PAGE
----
Justice Department Releases Findings on the Antelope Valley Stations of the Los Angeles County Sheriff’s Department
The County of Los Angeles Agrees to Negotiate Broad Changes to Policing and Section 8 Enforcement in the Antelope Valley

The Justice Department Civil Rights Division and Los Angeles County today announced that they have reached  preliminary agreements to make broad changes to policing in the Antelope Valley and to the enforcement of the Housing Choice Voucher Program (commonly known as Section 8).  Together with statements of intent outlining these changes, the division today released a letter detailing its findings that Los Angeles County Sheriff’s Department’s (LASD) Lancaster and Palmdale stations, both of which are located in the Antelope Valley, engaged in a pattern or practice of stops, searches, and seizures and excessive force in violation of the Constitution and federal law.  In addition, the Justice Department found a pattern or practice of discrimination against African Americans in its enforcement of the Housing Choice Voucher Program in violation of the Fair Housing Act.  The investigation, launched on Aug. 19, 2011, was brought under to the Violent Crime Control and Law Enforcement Act of 1994, Title VI of the Civil Rights Act of 1964, and the federal Fair Housing Act.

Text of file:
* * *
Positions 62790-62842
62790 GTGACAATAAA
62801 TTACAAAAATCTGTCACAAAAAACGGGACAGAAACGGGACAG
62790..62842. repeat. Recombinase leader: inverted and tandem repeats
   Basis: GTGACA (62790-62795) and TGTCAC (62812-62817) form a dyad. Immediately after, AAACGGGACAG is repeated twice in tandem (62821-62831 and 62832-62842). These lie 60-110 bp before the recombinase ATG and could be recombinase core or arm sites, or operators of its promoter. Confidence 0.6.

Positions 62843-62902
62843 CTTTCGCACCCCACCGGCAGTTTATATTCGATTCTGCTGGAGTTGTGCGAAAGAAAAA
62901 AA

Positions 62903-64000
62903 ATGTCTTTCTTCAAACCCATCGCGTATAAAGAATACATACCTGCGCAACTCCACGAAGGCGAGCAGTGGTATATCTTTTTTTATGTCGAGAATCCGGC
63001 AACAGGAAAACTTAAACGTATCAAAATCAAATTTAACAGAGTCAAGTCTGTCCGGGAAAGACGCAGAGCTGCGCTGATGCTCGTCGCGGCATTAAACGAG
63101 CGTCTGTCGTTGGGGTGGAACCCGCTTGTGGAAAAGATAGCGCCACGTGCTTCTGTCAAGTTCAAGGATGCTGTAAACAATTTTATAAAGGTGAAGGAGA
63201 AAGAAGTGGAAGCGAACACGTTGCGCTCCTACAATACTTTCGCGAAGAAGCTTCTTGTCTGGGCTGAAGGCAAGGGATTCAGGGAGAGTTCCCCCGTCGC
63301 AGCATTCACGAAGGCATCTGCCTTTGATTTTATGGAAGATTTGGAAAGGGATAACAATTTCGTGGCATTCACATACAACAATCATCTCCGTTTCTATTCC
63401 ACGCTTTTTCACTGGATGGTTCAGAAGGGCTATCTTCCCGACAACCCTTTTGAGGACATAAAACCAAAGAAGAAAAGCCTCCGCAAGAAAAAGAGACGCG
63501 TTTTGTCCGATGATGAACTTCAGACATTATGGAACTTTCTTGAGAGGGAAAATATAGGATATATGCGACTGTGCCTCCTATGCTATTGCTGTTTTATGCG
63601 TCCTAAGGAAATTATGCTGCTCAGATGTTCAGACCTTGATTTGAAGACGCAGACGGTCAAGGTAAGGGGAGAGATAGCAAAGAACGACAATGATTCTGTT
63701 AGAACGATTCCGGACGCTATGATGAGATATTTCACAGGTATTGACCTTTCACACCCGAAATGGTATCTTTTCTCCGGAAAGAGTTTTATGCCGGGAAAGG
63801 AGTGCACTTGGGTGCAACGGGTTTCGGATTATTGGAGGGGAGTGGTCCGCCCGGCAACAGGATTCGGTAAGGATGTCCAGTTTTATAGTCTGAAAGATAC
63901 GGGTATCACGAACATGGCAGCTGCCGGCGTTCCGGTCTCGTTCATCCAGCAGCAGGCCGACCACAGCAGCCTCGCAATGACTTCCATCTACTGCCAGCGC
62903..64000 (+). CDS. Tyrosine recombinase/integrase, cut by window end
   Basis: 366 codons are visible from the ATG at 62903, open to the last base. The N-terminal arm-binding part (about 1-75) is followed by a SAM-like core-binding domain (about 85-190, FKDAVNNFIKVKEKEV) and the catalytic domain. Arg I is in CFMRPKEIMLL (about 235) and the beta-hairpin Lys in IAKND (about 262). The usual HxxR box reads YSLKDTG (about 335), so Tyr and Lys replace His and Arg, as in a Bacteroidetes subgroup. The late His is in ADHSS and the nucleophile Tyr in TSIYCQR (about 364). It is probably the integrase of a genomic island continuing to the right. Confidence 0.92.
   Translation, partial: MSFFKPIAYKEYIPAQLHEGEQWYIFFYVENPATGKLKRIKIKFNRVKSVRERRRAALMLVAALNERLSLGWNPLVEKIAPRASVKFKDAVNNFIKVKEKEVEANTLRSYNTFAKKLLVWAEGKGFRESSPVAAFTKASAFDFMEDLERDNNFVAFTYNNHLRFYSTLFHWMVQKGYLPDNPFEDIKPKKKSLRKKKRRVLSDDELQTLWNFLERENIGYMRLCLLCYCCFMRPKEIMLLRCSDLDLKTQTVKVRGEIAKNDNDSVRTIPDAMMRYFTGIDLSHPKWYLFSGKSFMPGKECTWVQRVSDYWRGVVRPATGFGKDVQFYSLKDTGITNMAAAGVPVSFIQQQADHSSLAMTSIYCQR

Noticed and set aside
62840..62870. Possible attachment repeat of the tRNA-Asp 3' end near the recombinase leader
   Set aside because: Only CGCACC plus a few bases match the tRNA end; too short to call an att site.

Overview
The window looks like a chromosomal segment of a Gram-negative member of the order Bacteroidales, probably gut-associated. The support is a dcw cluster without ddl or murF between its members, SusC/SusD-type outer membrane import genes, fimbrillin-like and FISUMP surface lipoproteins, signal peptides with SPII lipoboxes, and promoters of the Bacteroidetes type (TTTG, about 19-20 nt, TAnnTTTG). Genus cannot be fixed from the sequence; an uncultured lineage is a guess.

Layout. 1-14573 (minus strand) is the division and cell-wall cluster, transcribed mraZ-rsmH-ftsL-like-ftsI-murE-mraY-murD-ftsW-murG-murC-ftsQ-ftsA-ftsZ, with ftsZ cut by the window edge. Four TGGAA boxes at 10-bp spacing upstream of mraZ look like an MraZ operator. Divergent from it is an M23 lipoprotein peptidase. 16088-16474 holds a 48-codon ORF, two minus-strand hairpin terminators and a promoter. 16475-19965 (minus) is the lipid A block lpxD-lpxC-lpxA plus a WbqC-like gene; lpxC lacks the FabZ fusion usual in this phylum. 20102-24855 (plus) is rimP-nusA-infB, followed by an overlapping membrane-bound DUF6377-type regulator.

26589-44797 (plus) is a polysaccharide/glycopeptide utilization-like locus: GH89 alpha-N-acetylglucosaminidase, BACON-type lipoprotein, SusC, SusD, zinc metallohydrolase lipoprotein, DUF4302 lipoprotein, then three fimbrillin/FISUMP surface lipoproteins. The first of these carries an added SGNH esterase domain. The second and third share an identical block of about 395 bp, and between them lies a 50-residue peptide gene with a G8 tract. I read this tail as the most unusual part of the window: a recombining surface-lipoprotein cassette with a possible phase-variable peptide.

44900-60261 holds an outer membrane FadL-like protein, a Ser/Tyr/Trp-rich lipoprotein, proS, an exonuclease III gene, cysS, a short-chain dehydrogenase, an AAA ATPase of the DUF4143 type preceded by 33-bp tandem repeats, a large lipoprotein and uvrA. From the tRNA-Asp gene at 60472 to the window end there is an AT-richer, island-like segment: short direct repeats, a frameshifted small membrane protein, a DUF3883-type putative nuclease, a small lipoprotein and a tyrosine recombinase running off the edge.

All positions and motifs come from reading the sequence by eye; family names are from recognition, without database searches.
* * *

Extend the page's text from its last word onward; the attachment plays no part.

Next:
Justice Department Settles Race Discrimination Lawsuit Against Owners and Managers of Mobile Home Parks in Alabama and Georgia

The Justice Department announced yesterday that Lawrence Properties Inc., Lawrence at Lakewood LLC, Michael Lawrence, and Williams Bounds have agreed to pay $35,000 to settle a lawsuit involving violations of the Fair Housing Act. The lawsuit alleged that the defendants denied housing to an African American woman and her family because of race. The lawsuit also alleged that the owner and the regional manager of Lawrence Properties communicated to employees a company policy of not renting to African Americans.

Under the consent order, the defendants will pay $25,000 to the family who was denied housing and $10,000 to the United States as a civil penalty. In addition, the order prohibits the defendants from discriminating in the future against prospective tenants based on race, mandates the implementation of a non-discriminatory rental policy, and requires the defendants and their employees to receive training on the Fair Housing Act.

“No family should be denied housing because of their race,” said Eric Halperin, Senior Counsel and Special Counsel for Fair Lending in the Civil Rights Division. “We are committed to enforcing the Fair Housing Act to ensure that everyone has the freedom to choose where they live.”